Inaugural 3D exhibition at UCL Qatar: Where Science Meets Heritage
20 February 2013
UCL Qatar has unveiled an exhibition entitled 3D Encounters: Where Science Meets Heritage, allowing the local public access to cutting edge 3D scanning technology of ancient artefacts for the first time.
The 3D interactive exhibition is one of a series of activities that UCL is involved in to increase public engagement and interest in cultural heritage and its preservation. The exhibition aptly takes place in the Qatar UK 2013 Year of Culture, a year of festivities to celebrate the long-standing relationship between the two countries.
The exhibition explores how 3D digital replicas of museum collections can be used to advance museum, archaeological and conservation practice. Using 3D visualisations of artefacts from UCL Petrie Museum of Egyptian Archaeology in London, the exhibition offers a 360 degree view of ancient items that range from fragments of stone vessels and carved wooden hair combs to a skull on an ancient Egyptian ruler.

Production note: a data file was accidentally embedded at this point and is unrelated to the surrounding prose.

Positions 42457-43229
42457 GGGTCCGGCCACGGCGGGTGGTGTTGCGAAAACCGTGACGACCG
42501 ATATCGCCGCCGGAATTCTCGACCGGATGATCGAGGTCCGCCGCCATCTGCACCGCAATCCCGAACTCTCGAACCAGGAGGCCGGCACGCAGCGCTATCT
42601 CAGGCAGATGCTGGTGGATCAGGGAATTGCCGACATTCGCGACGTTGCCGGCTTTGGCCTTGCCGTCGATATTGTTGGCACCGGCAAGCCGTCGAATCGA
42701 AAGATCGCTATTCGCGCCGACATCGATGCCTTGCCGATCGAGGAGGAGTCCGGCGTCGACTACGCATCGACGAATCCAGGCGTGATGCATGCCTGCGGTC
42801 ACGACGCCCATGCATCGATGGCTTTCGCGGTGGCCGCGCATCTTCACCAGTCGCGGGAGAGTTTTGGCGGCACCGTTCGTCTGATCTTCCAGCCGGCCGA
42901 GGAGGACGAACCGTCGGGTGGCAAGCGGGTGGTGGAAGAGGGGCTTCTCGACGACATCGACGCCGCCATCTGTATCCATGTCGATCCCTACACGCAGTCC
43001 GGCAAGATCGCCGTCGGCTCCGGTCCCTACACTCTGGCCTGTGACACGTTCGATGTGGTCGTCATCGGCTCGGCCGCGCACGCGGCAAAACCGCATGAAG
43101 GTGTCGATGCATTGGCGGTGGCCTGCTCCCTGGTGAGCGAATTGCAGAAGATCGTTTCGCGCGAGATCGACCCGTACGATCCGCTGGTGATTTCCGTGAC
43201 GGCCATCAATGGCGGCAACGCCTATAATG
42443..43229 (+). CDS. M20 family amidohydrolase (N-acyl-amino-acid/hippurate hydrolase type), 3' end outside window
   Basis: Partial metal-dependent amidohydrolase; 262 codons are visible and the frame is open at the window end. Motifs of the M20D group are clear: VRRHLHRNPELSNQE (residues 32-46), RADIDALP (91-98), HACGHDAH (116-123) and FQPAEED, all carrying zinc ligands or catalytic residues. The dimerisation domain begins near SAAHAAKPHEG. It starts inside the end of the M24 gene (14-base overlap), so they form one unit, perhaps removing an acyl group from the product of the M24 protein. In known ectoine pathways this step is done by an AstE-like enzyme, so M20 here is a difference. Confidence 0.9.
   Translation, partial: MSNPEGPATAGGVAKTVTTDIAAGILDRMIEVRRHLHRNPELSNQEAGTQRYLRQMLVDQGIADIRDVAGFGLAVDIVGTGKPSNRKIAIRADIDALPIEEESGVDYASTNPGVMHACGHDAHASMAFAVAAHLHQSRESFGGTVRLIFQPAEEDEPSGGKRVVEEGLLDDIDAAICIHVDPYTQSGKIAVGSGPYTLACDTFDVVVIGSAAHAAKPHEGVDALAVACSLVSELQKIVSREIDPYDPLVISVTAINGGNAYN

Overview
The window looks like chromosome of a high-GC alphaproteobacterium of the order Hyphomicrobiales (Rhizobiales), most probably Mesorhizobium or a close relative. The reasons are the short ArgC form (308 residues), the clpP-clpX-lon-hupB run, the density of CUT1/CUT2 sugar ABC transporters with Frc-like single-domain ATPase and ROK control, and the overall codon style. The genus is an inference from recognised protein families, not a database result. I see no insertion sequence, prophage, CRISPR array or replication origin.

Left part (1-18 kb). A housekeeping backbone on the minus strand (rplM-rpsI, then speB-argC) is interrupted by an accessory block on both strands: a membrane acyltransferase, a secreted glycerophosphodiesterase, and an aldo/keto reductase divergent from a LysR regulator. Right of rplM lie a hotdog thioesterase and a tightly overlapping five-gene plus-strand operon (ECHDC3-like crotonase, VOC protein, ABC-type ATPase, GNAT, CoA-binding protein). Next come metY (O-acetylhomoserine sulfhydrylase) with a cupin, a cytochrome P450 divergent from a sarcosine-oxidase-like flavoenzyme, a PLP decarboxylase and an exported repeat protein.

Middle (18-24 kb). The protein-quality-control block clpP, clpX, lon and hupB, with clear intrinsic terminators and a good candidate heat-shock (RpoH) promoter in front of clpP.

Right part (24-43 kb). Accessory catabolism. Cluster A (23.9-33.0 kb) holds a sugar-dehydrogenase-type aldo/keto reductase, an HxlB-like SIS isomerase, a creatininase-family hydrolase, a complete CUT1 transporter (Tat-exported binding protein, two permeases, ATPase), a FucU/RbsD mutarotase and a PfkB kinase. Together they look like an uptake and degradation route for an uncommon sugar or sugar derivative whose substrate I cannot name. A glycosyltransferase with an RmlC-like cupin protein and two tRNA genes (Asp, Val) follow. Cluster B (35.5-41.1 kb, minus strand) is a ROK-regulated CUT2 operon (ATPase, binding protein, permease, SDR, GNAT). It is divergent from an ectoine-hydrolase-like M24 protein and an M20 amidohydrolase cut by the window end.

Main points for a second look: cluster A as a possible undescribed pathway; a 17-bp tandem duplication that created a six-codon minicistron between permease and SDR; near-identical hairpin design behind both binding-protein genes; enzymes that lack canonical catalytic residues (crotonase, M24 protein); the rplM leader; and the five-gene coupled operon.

Professor Thilo Rehren, Director of UCL Qatar, commented: “UCL is leading the way in exploring the application of new digital technologies for the study and enjoyment of cultural heritage. Over the past five years, the Petrie Museum and UCL Department of Geomatic Engineering have worked together to examine the use of 3D imaging technologies, specifically photogrammetry and laser scanning, to make museum collections more accessible and engaging for all.
“A key objective of the UCL’s research is to develop digital applications that encourage more international collaboration. High quality 3D digital replicas of museum collections can overcome geographic barriers that have limited the ability of heritage professionals from different countries to work together to better understand material heritage.”
About UCL Qatar
UCL Qatar represents a unique three-way partnership between UCL, Qatar Foundation and Qatar Museums Authority, positioning Qatar as a centre of excellence in museum practice in the region and furthering the understanding of Arab and Islamic archaeology.